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Harry Cassin
Publisher and Editor

Andy Spalding
Senior Editor

Jessica Tillipman
Senior Editor

Bill Steinman
Senior Editor

Richard L. Cassin
Editor at Large

Elizabeth K. Spahn
Editor Emeritus

Cody Worthington
Contributing Editor

Julie DiMauro
Contributing Editor

Thomas Fox
Contributing Editor

Marc Alain Bohn
Contributing Editor

Bill Waite
Contributing Editor

Shruti J. Shah
Contributing Editor

Russell A. Stamets
Contributing Editor

Richard Bistrong
Contributing Editor

Eric Carlson
Contributing Editor

Benchmarking Alert: Taking Ferrari’s anti-corruption policy for a spin

The Italian luxury sports car maker has persevered from humble beginnings to become the tenth largest automaker in the world. Its stylish designs and powerful engines have fueled envy from adults and millions of posters on bedroom walls of children (of all ages). How does the Prancing Horses’ anti-corruption policy compare?

1. No free F1 tickets. 

By way of example, it is explicitly forbidden to give or promise to give money, a supply contract, a car, a F1 car or a show car (or even to apply special conditions for those vehicles), F1 tickets or events participation, in exchange or return of any improper advantage, benefit or anything of value.

2. A risk-based approach to training. 

The training programs will be targeted to employees who will be identified according to their roles in Ferrari Group and their related exposure to the risk of corruption, and will support participants and take them through presentation of questions and practical situations that can occur throughout the company’s business.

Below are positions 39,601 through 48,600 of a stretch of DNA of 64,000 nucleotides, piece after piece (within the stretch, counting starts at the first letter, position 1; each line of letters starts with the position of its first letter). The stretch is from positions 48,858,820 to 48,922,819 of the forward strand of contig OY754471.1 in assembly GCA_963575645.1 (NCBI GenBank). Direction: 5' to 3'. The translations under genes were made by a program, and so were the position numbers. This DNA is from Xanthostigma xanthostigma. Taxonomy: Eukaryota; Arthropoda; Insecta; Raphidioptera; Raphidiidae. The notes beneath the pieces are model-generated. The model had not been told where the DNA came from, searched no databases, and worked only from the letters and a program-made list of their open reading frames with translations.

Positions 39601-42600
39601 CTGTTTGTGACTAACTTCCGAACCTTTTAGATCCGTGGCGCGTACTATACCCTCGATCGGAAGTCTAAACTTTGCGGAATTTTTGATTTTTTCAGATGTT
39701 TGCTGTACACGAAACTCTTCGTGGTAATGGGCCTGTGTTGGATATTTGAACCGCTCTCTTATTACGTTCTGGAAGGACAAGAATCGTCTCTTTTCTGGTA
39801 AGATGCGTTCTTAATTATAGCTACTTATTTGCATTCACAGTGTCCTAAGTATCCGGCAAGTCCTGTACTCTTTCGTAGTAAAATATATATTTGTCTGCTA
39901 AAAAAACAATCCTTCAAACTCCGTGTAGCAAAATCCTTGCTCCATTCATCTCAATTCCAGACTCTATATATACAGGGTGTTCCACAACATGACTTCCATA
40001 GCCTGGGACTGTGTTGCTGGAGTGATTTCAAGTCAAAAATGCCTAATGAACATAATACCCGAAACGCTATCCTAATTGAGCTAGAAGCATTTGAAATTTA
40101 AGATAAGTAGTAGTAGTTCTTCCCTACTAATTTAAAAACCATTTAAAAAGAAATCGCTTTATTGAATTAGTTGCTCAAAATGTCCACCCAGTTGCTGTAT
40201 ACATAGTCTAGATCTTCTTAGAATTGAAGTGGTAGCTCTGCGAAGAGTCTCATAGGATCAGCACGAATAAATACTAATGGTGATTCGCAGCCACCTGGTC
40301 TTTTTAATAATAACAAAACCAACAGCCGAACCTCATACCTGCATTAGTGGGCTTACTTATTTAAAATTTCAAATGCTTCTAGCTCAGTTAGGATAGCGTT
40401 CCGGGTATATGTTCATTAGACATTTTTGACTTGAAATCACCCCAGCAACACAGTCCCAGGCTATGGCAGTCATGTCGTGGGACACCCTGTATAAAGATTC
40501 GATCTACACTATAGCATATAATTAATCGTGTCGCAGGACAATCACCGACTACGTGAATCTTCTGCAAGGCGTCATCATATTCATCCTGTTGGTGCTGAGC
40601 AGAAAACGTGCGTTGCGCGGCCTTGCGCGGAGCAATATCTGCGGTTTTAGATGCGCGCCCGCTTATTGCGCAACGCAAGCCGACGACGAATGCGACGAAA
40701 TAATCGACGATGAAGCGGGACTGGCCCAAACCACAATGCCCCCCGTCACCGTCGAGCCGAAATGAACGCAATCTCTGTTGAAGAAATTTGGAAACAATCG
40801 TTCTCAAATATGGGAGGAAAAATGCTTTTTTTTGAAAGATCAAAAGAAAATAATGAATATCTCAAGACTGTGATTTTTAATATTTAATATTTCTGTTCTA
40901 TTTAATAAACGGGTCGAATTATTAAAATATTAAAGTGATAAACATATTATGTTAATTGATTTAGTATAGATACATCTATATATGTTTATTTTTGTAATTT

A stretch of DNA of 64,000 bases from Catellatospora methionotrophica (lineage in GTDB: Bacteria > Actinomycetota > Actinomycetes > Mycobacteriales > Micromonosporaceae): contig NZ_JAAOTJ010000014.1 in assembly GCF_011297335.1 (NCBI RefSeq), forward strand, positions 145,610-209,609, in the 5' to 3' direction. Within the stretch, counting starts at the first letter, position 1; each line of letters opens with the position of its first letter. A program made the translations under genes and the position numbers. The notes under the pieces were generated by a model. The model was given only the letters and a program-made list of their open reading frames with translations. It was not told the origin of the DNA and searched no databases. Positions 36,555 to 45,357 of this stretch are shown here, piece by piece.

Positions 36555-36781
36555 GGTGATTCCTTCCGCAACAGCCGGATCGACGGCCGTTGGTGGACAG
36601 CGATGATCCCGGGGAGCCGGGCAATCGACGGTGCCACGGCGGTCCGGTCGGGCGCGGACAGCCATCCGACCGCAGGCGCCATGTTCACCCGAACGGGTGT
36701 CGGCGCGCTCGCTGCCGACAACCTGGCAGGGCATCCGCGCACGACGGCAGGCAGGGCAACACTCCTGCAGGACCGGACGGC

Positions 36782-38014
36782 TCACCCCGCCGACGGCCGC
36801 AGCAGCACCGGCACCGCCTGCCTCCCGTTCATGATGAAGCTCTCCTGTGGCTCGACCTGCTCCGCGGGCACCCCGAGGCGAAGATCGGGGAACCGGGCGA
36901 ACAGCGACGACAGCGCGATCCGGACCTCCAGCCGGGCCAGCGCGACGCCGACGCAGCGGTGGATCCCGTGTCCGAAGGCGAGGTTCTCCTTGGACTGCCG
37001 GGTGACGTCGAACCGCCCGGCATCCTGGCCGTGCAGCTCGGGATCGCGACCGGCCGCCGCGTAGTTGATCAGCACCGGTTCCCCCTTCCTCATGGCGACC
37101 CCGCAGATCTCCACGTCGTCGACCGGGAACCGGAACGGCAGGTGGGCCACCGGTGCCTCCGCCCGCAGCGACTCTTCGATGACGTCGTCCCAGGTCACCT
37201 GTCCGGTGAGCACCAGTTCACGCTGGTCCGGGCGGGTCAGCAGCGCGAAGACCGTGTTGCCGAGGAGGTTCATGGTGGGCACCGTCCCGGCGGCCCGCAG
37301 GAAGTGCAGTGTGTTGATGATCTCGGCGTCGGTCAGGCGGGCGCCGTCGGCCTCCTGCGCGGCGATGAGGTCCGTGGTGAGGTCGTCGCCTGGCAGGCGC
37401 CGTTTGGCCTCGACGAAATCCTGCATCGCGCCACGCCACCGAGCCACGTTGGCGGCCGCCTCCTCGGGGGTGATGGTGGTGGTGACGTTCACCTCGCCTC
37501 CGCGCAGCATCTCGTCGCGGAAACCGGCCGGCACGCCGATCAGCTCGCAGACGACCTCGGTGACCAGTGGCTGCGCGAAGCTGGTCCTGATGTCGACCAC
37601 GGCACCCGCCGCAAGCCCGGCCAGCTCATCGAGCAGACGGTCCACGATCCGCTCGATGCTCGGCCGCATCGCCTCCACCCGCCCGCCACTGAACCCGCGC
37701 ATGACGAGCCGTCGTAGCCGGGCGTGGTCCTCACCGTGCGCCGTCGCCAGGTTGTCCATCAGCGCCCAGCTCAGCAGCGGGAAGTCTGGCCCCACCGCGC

3. Facilitation Payments? No, grazie.

Ferrari Group explicitly prohibits Facilitation Payments or “grease payments” – i.e. illegal or unofficial payment made in return for services that the payer is legally entitled to receive without making such payment.

This is similar to Kraft Heinz, Burberry, Disney, Unilever, Carlsberg, Apple, Novartis, Microsoft, Volkswagen, Airbus, GM, 3M, and Pfizer that all ban facilitating payments. Coca-Cola, Tesla, and ExxonMobil might approve some facilitating payments. Walmart doesn’t mention facilitating payments at all.

4. Extortion.

Extortion payments must be authorized by the Group Compliance Function; if it is not possible to report the demand and seek approval, the payment shall be promptly notified through a report indicating the date, place and amount paid and the description of the objective circumstances of serious and imminent violence, or threat, in which the payment was made. Extortion payments must be accurately recorded in Ferrari Group books and records.

This is similar to Kraft Heinz, Disney, Unilever, Carlsberg, GM, Microsoft, Pfizer, and ExxonMobil the only other mentions of extortion we’ve seen.

5. Be careful who you hire. 

No direct or indirect benefit or advantage (whether financial or not financial) shall be obtained in any recruitment process by any directors, officers and employees of Ferrari including but not limited to the HR Department and/or relevant managerial functions.

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View the full eleven-page Ferrari anti-corruption compliance practice.

View more anti-corruption policy benchmarks here.

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